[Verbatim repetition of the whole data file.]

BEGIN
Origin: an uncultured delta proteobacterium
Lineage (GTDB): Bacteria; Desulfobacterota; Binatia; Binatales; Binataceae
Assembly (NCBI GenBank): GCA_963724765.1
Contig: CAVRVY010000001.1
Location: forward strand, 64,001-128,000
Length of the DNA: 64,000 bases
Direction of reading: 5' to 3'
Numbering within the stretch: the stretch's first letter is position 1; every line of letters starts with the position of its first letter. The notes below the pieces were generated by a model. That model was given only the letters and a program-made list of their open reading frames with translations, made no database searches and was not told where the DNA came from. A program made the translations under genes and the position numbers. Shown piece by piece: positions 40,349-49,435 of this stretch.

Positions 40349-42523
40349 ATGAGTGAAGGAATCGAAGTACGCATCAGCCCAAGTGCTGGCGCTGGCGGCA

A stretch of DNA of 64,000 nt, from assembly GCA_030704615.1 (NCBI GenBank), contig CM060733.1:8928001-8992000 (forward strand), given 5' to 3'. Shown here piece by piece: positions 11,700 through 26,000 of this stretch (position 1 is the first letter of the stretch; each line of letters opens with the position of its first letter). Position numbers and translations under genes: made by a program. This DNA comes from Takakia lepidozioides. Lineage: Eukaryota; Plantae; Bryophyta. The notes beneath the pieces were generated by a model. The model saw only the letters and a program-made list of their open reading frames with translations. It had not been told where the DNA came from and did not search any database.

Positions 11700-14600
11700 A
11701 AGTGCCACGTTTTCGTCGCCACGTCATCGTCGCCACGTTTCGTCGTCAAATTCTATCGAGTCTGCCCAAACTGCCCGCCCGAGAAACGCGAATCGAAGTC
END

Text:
Origin: an uncultured delta proteobacterium
Lineage (GTDB): Bacteria; Desulfobacterota; Binatia; Binatales; Binataceae
Assembly (NCBI GenBank): GCA_963724765.1
Contig: CAVRVY010000001.1
Location: forward strand, 64,001-128,000
Length of the DNA: 64,000 bases
Direction of reading: 5' to 3'
Numbering within the stretch: the stretch's first letter is position 1; every line of letters starts with the position of its first letter. The notes below the pieces were generated by a model. That model was given only the letters and a program-made list of their open reading frames with translations, made no database searches and was not told where the DNA came from. A program made the translations under genes and the position numbers. Shown piece by piece: positions 40,349-49,435 of this stretch.

Positions 40349-42523
40349 ATGAGTGAAGGAATCGAAGTACGCATCAGCCCAAGTGCTGGCGCTGGCGGCA

A stretch of DNA of 64,000 nt, from assembly GCA_030704615.1 (NCBI GenBank), contig CM060733.1:8928001-8992000 (forward strand), given 5' to 3'. Shown here piece by piece: positions 11,700 through 26,000 of this stretch (position 1 is the first letter of the stretch; each line of letters opens with the position of its first letter). Position numbers and translations under genes: made by a program. This DNA comes from Takakia lepidozioides. Lineage: Eukaryota; Plantae; Bryophyta. The notes beneath the pieces were generated by a model. The model saw only the letters and a program-made list of their open reading frames with translations. It had not been told where the DNA came from and did not search any database.

Positions 11700-14600
11700 A
11701 AGTGCCACGTTTTCGTCGCCACGTCATCGTCGCCACGTTTCGTCGTCAAATTCTATCGAGTCTGCCCAAACTGCCCGCCCGAGAAACGCGAATCGAAGTC